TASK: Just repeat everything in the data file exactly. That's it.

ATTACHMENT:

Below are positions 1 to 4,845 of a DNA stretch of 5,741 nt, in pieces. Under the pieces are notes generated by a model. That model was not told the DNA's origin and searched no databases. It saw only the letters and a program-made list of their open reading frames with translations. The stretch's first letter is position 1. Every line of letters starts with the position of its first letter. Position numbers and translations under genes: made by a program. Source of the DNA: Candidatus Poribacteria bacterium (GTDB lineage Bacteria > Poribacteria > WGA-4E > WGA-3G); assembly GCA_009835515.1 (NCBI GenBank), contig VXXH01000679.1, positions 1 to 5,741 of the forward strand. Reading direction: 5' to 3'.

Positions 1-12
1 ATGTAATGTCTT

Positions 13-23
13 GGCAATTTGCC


Below are positions 1 to 4,845 of a DNA stretch of 5,741 nt, in pieces. Under the pieces are notes generated by a model. That model was not told the DNA's origin and searched no databases. It saw only the letters and a program-made list of their open reading frames with translations. The stretch's first letter is position 1. Every line of letters starts with the position of its first letter. Position numbers and translations under genes: made by a program. Source of the DNA: Candidatus Poribacteria bacterium (GTDB lineage Bacteria > Poribacteria > WGA-4E > WGA-3G); assembly GCA_009835515.1 (NCBI GenBank), contig VXXH01000679.1, positions 1 to 5,741 of the forward strand. Reading direction: 5' to 3'.

Positions 1-12
1 ATGTAATGTCTT

Positions 13-23
13 GGCAATTTGCC